Escaping rays

I sat down to analyze the situation. How, I wondered, did the daylight get out of the box? I reasoned that rays of daylight are thinner than minute streams of water, and water can leak through the tiny crevices where the end flaps of the box come together. So, I needed something that would seal tightly, like a corked bottle. Of course, the drawback to using a bottle is that it would take far more trips with a small flask to fill up a whole house with daylight. But, perseverance in the cause of national security is expected of each of us.

I held the bottle by the neck and ran around in various directions, holding the bottle at different angles. But, no combination of efforts seemed to pay off. When I took the bottle into the house and stepped into one of the bathrooms with the door closed and the lights off, no daylight sprang forth when I removed the cork from the bottle. Somehow, the daylight managed to get through the glass before I could even get in the house and slam the door shut.

“Okay,” I thought, “Now it’s time to get serious.” I dragged my strongbox out of its hidey-hole, dumped out the important papers that it held, and took it out to the front lawn. I opened the lid and allowed it plenty of time to fill with daylight. Then, before going back inside, I closed the top and sealed the entire thing in plastic wrap. Once inside my house, I drilled a tiny hole in the side of the box and put my eye to it. Guess what I saw? Inside the box was nothing but dark!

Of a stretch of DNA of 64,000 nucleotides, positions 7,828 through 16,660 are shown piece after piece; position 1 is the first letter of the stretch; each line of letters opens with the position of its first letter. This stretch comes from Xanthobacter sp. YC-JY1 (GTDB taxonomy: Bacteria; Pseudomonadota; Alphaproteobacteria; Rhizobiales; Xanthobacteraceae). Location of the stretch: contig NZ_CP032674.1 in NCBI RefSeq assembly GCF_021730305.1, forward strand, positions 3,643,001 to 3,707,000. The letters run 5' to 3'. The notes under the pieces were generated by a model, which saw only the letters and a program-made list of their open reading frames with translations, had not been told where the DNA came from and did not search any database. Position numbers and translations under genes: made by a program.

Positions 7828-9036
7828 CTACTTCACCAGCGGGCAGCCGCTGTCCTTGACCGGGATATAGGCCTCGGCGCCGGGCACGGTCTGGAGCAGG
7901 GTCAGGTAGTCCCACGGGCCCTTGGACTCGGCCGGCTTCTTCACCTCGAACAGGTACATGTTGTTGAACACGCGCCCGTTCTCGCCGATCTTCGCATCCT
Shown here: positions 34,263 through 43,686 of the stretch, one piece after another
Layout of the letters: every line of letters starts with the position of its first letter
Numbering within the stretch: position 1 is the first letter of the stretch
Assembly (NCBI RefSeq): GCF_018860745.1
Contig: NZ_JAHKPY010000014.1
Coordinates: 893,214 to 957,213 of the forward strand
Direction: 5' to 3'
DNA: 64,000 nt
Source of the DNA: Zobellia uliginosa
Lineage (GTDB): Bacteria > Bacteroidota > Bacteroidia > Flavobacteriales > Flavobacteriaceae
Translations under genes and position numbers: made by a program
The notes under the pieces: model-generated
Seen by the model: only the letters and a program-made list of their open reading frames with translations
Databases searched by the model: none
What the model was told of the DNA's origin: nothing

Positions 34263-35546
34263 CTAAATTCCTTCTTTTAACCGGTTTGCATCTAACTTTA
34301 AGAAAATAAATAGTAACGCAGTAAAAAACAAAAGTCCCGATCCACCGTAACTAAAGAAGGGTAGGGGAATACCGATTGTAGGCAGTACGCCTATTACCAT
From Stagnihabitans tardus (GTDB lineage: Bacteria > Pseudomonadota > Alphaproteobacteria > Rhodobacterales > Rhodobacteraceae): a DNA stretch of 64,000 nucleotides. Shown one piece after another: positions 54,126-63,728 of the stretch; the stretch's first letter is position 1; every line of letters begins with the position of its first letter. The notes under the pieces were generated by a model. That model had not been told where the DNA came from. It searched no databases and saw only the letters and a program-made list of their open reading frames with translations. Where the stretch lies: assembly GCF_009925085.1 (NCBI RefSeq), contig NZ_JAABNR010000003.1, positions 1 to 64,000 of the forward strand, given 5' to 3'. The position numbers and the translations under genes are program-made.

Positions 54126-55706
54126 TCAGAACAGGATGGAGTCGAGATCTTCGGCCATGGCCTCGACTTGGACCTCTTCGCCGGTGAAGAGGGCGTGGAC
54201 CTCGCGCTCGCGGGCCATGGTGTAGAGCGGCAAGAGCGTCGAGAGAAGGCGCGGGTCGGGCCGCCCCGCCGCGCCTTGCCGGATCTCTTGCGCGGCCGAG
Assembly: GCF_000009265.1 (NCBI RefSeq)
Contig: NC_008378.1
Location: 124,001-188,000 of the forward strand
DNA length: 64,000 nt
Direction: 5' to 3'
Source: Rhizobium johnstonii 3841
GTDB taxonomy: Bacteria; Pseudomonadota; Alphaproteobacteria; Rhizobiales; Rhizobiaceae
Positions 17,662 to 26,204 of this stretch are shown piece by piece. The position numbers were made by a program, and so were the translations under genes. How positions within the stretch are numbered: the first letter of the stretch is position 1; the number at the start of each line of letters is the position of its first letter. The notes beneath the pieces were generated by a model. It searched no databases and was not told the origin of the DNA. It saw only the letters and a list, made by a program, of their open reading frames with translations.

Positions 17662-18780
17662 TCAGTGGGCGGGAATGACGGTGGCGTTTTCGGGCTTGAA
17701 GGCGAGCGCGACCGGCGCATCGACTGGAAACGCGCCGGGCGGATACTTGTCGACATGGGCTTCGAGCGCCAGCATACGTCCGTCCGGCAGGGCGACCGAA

A government scam?

Immediately, my sentiment toward Daylight Saving Time became the same as my feeling about Christmas. Bah! Humbug! Arizona, I decided, has the right idea, simply opting out. As one of my uncles on the Italian side of my family might have said, “Fuggetaboutit!” I’m now convinced that the government is not trying to “pull the wool over our eyes,” as some people claim, but rather that it’s trying to “blind us with daylight.”

Now, I’m no conspiracy theorist, but it seems to me that this “daylight saving time” thing is nothing more than a smoke scheme. Like the lottery, it’s a veiled trick to divert our attention from the drudgery of everyday life. In reality, each day is 24 hours (give or take a few minutes), no matter how it is apportioned. “Day” and “night” are only social constructs. At our polar regions, there are times of the year when it is daylight during the whole 24-hour cycle and other times when it is totally devoid of daylight.

With my eyes finally open to this government scam, I ask myself, “What’s so special about daylight, anyway. For example, there’s nothing worth watching on TV, and dinner is almost always better than breakfast.”